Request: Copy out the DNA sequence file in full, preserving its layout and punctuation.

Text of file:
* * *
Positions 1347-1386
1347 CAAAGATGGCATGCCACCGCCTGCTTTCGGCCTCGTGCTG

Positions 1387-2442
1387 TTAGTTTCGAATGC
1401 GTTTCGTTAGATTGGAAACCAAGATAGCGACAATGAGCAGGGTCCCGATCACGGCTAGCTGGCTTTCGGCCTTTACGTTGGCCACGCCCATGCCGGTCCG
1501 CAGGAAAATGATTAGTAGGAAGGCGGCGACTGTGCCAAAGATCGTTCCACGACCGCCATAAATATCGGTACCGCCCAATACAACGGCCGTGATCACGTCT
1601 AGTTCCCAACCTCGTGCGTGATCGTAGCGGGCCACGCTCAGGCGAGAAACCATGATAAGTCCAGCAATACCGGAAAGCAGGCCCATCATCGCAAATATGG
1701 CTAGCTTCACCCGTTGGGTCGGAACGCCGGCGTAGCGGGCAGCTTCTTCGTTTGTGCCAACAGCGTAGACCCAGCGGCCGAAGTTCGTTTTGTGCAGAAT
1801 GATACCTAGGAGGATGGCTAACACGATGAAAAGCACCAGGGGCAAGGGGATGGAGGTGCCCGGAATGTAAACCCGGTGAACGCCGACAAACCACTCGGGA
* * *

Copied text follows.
Positions 1347-1386
1347 CAAAGATGGCATGCCACCGCCTGCTTTCGGCCTCGTGCTG

Positions 1387-2442
1387 TTAGTTTCGAATGC
1401 GTTTCGTTAGATTGGAAACCAAGATAGCGACAATGAGCAGGGTCCCGATCACGGCTAGCTGGCTTTCGGCCTTTACGTTGGCCACGCCCATGCCGGTCCG
1501 CAGGAAAATGATTAGTAGGAAGGCGGCGACTGTGCCAAAGATCGTTCCACGACCGCCATAAATATCGGTACCGCCCAATACAACGGCCGTGATCACGTCT
1601 AGTTCCCAACCTCGTGCGTGATCGTAGCGGGCCACGCTCAGGCGAGAAACCATGATAAGTCCAGCAATACCGGAAAGCAGGCCCATCATCGCAAATATGG
1701 CTAGCTTCACCCGTTGGGTCGGAACGCCGGCGTAGCGGGCAGCTTCTTCGTTTGTGCCAACAGCGTAGACCCAGCGGCCGAAGTTCGTTTTGTGCAGAAT
1801 GATACCTAGGAGGATGGCTAACACGATGAAAAGCACCAGGGGCAAGGGGATGGAGGTGCCCGGAATGTAAACCCGGTGAACGCCGACAAACCACTCGGGA